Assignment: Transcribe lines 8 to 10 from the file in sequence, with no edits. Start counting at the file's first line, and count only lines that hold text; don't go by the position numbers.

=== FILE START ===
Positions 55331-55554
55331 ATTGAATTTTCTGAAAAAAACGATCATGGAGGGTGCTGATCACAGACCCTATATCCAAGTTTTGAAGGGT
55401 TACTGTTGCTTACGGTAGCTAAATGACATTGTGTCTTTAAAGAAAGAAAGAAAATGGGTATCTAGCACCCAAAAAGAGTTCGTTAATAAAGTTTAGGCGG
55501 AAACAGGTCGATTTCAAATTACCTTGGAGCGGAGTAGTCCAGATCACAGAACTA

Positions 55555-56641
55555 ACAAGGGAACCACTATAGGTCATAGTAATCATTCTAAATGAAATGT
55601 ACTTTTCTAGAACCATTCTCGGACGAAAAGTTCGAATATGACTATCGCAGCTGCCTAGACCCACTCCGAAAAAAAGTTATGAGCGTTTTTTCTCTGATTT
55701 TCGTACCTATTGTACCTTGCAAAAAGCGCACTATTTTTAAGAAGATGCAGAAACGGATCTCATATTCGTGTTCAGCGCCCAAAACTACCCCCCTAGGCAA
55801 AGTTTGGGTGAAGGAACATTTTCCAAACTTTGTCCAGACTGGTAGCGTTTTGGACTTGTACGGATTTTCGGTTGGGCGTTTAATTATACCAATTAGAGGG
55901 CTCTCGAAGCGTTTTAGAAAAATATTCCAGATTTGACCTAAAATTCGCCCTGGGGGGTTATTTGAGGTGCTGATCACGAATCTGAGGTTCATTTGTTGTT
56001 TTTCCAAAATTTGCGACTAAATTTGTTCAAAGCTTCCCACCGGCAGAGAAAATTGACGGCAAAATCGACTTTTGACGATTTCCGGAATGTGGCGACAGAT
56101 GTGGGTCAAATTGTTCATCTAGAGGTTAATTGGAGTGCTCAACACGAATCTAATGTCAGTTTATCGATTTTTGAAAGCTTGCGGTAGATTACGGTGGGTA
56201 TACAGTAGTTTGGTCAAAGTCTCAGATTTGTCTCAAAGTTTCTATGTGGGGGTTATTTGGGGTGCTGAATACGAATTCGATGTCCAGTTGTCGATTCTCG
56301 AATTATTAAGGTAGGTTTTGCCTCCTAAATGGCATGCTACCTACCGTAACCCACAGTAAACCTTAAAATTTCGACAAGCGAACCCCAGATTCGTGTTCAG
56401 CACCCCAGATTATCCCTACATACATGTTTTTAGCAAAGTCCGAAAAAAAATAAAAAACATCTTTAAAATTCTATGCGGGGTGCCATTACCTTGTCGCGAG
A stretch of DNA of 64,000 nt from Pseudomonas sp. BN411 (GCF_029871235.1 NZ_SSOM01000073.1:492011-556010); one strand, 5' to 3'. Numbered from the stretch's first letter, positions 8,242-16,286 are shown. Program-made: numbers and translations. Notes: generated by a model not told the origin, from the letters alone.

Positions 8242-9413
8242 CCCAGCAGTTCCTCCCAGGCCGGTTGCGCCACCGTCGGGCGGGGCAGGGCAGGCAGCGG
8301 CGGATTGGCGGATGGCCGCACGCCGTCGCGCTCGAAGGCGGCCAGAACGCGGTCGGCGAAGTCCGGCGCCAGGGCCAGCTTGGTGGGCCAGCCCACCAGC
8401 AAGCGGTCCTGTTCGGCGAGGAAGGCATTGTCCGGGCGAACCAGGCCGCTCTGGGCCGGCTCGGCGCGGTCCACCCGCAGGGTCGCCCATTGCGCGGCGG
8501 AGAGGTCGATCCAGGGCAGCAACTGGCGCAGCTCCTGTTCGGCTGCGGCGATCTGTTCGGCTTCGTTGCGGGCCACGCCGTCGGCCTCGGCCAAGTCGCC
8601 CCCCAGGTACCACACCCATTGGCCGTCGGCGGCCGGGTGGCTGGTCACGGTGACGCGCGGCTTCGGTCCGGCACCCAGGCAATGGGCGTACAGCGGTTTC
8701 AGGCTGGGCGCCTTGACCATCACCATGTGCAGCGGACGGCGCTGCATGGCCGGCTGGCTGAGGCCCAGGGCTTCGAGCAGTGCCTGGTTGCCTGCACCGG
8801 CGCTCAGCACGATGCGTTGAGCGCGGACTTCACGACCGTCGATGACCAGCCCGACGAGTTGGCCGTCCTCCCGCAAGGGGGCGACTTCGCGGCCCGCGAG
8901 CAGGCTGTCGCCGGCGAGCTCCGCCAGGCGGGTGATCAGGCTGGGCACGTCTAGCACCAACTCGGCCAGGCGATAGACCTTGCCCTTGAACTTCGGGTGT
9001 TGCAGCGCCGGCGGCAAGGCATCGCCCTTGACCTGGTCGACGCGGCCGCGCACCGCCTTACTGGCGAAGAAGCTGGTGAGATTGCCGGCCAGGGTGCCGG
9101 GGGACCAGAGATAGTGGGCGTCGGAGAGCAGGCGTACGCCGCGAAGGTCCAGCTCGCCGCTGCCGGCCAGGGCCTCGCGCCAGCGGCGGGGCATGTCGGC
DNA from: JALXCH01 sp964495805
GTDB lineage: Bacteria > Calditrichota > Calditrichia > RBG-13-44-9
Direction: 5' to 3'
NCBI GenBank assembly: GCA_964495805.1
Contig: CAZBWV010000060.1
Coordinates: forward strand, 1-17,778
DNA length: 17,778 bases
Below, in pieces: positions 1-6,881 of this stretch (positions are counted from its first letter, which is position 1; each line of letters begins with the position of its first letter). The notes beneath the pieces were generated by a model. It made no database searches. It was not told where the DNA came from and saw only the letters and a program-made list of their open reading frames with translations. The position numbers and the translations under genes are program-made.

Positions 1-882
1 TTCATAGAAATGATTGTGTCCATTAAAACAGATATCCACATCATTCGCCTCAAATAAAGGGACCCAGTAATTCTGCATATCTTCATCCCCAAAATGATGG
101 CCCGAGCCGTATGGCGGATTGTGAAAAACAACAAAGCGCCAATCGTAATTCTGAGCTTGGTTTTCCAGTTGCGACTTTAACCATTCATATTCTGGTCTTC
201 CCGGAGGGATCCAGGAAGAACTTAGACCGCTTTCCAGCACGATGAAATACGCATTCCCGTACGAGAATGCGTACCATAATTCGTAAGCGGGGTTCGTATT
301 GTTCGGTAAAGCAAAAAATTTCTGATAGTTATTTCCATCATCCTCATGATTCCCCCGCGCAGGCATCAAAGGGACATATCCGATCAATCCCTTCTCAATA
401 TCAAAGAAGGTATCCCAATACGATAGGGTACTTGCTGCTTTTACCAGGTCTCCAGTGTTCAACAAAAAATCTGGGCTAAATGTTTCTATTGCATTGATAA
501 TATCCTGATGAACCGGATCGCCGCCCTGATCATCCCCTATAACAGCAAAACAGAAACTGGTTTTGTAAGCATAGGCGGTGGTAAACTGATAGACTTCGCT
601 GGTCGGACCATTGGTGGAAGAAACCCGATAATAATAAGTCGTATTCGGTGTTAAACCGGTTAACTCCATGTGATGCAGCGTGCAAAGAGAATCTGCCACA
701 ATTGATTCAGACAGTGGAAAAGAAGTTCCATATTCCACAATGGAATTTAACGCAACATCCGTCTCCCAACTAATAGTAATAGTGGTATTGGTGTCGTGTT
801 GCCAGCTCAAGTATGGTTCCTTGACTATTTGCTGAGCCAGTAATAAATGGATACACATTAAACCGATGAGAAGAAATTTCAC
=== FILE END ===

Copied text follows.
55701 TCGTACCTATTGTACCTTGCAAAAAGCGCACTATTTTTAAGAAGATGCAGAAACGGATCTCATATTCGTGTTCAGCGCCCAAAACTACCCCCCTAGGCAA
55801 AGTTTGGGTGAAGGAACATTTTCCAAACTTTGTCCAGACTGGTAGCGTTTTGGACTTGTACGGATTTTCGGTTGGGCGTTTAATTATACCAATTAGAGGG
55901 CTCTCGAAGCGTTTTAGAAAAATATTCCAGATTTGACCTAAAATTCGCCCTGGGGGGTTATTTGAGGTGCTGATCACGAATCTGAGGTTCATTTGTTGTT